PLACERVILLE, CA - Students have to be prepared for anything in Ann Clark's English classes at El Dorado High School in Placerville.
"You all are going to have an opportunity to drink a magical potion," Clark said as her American Literature class began Tuesday.
Students lined up to grab tiny cups containing slips of paper explaining what will happen if they drink the imaginary potion. "Mine says if I don't take a bath for a while, I'll get $20,000," called out one student. "I don't think I'll do that because I like being clean."
"After you drink this potion you'll have the ability to fly. However, after 10 years you will no longer be able to fly or walk. You'll be wheelchair-bound for the remainder of your life," another student read. "I think I'll drink because I want to fly and there are a lot of things you can still do even if you're in a wheel chair."
The exercise was a precursor to a story about a group of elderly people drinking an elixir from the fountain of youth. Students acted out the parts of the characters while Clark served as the narrator.
Clark explained as a child she played the role of a teacher to six siblings. "I gave them reports and they couldn't go out for recess sometimes, " Clark laughed.
She also exhibited a flair for drama. "I wrote of all my scripts for the plays. I would let my brothers and sisters be the monkeys and take the other parts," she said. "But I always took all the leads."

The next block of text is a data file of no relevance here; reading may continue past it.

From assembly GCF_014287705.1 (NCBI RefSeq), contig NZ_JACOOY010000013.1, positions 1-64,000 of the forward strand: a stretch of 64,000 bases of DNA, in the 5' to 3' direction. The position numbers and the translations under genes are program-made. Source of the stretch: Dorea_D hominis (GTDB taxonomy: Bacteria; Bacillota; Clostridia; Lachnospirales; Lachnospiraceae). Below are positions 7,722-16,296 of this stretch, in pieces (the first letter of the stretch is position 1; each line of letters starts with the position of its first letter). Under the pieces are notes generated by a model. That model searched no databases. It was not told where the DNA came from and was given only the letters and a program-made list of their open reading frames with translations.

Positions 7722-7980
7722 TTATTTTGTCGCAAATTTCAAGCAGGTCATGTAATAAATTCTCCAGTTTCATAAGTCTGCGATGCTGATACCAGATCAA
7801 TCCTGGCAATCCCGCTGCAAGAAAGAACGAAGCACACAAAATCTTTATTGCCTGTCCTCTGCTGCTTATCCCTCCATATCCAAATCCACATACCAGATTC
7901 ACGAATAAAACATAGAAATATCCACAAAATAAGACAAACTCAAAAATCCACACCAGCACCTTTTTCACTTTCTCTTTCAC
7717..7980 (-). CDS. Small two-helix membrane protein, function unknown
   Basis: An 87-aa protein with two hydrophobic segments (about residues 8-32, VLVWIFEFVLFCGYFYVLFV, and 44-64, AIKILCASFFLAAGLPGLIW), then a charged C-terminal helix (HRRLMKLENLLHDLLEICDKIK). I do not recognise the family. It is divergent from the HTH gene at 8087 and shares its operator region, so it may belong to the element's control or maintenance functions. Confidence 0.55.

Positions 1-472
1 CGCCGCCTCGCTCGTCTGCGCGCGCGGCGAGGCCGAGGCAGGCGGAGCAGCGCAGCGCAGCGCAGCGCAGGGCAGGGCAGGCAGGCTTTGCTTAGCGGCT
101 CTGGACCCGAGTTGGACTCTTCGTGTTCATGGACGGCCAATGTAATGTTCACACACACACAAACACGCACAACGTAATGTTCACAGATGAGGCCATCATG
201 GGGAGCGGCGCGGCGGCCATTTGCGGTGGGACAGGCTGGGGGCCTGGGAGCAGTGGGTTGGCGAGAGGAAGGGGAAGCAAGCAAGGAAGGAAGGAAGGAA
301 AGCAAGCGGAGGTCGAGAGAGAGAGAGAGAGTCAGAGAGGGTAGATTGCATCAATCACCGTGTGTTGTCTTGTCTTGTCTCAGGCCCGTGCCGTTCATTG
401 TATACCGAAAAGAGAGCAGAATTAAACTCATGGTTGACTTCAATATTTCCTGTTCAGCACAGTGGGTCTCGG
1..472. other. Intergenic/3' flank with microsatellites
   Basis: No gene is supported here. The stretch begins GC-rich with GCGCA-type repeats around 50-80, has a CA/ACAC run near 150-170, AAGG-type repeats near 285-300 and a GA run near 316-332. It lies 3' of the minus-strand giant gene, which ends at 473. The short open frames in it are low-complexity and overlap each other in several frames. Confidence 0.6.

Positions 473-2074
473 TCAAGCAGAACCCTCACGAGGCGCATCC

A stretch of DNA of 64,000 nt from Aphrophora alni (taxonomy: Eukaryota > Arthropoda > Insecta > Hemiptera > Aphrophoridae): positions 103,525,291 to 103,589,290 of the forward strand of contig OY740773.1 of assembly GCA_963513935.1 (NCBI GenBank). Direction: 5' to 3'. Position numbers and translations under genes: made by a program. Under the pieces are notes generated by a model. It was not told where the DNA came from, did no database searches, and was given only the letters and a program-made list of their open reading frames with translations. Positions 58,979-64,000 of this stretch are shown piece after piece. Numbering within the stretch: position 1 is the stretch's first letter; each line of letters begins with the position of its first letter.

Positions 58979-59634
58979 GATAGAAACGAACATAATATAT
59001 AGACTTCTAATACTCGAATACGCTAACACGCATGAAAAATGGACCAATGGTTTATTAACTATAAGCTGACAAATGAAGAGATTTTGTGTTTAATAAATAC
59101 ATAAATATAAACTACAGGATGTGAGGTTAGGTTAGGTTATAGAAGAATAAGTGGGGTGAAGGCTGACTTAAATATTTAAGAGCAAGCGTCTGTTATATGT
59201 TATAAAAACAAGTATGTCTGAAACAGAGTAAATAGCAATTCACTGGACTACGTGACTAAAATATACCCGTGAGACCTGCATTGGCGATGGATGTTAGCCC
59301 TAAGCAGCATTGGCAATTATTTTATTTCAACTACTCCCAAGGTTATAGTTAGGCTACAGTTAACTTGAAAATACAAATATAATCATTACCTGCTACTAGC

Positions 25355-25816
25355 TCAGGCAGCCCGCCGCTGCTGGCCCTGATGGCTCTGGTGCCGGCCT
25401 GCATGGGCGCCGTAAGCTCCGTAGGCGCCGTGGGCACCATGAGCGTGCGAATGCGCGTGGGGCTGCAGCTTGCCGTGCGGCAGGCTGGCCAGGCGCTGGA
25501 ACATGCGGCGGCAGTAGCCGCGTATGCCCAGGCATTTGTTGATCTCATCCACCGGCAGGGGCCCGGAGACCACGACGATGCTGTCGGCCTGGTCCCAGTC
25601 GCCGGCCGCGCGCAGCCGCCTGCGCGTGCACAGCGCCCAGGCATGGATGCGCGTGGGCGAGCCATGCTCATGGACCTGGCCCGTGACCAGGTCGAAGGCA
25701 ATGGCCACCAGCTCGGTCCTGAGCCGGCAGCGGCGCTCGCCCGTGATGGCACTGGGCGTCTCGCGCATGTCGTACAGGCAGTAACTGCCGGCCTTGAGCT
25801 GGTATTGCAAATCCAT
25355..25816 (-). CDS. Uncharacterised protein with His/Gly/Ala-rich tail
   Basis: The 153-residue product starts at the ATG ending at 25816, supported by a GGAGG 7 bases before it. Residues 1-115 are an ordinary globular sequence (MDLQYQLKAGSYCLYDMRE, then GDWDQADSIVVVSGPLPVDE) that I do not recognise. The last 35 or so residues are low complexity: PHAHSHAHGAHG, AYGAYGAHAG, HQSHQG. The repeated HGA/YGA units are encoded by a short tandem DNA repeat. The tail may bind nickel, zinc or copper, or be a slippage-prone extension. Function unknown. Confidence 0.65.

Now she laces her lessons with drama. Clark said, "Choral readings, improvisation and just acting out what's on the pages helps some students. We have a lot of kinesthetic learners."
Clark is also known for taking on at-risk students. "You do everything. Bring food, act goofy and silly, dance and sing. Whatever it takes to help them remember."
She has also stayed busy outside the classroom with coaching boys and girls tennis teams and putting on student plays.
Clark said she was a banker and ran a day care for children before joining the teaching ranks 24 years ago. She shows no sign of slowing down.
"I'll probably have to be in a wheelchair and they'll be sending me out of here when I'm 70 years old," she laughed.
Most likely she'll roll right into another classroom where she can hang out with students.
By Karen Massie, firstname.lastname@example.org